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See detailDomain-wall engineering and topological defects in ferroelectric and ferroelastic materials
Nataf, G. F.; Guennou, Mael UL; Gregg, J. M. et al

in Nature Reviews. Physics (2020), 2(11), 634-648

Ferroelectric and ferroelastic domain walls are 2D topological defects with thicknesses approaching the unit cell level. When this spatial confinement is combined with observations of emergent functional ... [more ▼]

Ferroelectric and ferroelastic domain walls are 2D topological defects with thicknesses approaching the unit cell level. When this spatial confinement is combined with observations of emergent functional properties, such as polarity in non-polar systems or electrical conductivity in otherwise insulating materials, it becomes clear that domain walls represent new and exciting objects in matter. In this Review, we discuss the exotic polarization profiles that can arise at domain walls with multiple order parameters and the different mechanisms that lead to domain-wall polarity in non-polar ferroelastic materials. The emergence of energetically degenerate variants of the domain walls themselves suggests the existence of interesting quasi-1D topological defects within such walls. We also provide an overview of the general notions that have been postulated as fundamental mechanisms responsible for domain-wall conduction in ferroelectrics. We then discuss the prospect of combining domain walls with transition regions observed at phase boundaries, homo- and heterointerfaces, and other quasi-2D objects, enabling emergent properties beyond those available in today's topological systems. Ferroelectric and ferroelastic domain walls are 2D topological defects with thicknesses approaching the unit cell level and emergent functional properties. This Review discusses the exotic polarization profiles that arise at domain walls and the fundamental mechanisms responsible for domain-wall conduction. [less ▲]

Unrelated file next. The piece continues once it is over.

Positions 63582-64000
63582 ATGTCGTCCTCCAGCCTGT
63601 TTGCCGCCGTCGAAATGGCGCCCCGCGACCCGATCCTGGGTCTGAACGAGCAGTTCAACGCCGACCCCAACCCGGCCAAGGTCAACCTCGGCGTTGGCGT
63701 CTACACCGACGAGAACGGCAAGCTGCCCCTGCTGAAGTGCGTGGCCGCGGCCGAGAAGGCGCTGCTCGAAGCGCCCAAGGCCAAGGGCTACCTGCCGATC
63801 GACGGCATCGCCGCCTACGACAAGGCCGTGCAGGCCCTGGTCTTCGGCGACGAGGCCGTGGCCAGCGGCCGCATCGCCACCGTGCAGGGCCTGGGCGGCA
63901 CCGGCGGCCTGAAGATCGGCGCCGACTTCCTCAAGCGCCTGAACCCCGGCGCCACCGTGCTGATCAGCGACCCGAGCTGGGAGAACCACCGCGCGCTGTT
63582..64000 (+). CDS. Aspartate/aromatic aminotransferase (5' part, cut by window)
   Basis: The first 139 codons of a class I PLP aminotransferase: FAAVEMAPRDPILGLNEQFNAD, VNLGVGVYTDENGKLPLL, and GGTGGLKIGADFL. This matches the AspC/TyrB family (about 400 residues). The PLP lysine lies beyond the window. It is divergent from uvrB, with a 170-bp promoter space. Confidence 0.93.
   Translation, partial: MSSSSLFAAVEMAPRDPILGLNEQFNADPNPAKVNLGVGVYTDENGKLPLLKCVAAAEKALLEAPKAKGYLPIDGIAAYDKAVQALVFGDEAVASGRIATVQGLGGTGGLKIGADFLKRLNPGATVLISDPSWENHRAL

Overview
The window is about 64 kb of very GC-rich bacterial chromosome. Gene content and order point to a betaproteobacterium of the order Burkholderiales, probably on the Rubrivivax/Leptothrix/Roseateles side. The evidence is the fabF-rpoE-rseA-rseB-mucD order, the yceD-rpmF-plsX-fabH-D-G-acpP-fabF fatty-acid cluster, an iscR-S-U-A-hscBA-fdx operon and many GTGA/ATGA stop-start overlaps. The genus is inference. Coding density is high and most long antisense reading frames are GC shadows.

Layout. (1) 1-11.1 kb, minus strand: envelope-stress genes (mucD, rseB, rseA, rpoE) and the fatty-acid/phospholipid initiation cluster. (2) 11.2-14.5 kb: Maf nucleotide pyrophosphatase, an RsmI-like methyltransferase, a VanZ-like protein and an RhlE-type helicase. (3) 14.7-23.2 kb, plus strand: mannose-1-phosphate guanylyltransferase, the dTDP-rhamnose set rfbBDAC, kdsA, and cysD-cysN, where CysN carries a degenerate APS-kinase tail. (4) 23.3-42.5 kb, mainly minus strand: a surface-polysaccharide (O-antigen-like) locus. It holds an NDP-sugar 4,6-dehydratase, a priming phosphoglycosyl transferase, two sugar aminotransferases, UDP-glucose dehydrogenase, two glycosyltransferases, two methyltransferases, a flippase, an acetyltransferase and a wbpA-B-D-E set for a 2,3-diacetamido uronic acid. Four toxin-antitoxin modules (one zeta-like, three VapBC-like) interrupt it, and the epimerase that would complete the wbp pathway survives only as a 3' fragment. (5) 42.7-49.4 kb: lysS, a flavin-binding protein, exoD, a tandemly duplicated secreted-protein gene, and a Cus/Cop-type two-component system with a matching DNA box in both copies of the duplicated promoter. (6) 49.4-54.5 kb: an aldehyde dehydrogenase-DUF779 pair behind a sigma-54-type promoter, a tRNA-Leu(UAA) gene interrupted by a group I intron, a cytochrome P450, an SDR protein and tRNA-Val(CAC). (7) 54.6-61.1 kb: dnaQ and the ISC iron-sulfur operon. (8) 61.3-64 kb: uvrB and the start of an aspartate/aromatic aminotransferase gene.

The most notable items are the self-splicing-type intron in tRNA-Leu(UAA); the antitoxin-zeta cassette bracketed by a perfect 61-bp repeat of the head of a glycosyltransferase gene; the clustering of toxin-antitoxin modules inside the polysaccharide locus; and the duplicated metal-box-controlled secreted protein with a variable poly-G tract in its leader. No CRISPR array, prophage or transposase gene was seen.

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See detailControl of surface potential at polar domain walls in a nonpolar oxide
Nataf, G. F.; Guennou, Mael UL; Kreisel, Jens UL et al

in PHYSICAL REVIEW MATERIALS (2017), 1(7),

Ferroic domain walls could play an important role in microelectronics given their nanometric size and often distinct functional properties. Until now, devices and device concepts were mostly based on ... [more ▼]

Ferroic domain walls could play an important role in microelectronics given their nanometric size and often distinct functional properties. Until now, devices and device concepts were mostly based on mobile domain walls in ferromagnetic and ferroelectric materials. A less explored path is to make use of polar domain walls in nonpolar ferroelastic materials. Indeed, while the polar character of ferroelastic domain walls has been demonstrated, polarization control has been elusive. Here, we report evidence for the electrostatic signature of the domain-wall polarization in nonpolar calcium titanate (CaTiO3). Macroscopic mechanical resonances excited by an ac electric field are observed as a signature of a piezoelectric response caused by polar walls. On the microscopic scale, the polarization in domain walls modifies the local surface potential of the sample. Through imaging of surface potential variations, we show that the potential at the domain wall can be controlled by electron injection. This could enable devices based on nondestructive information readout of surface potential. [less ▲]

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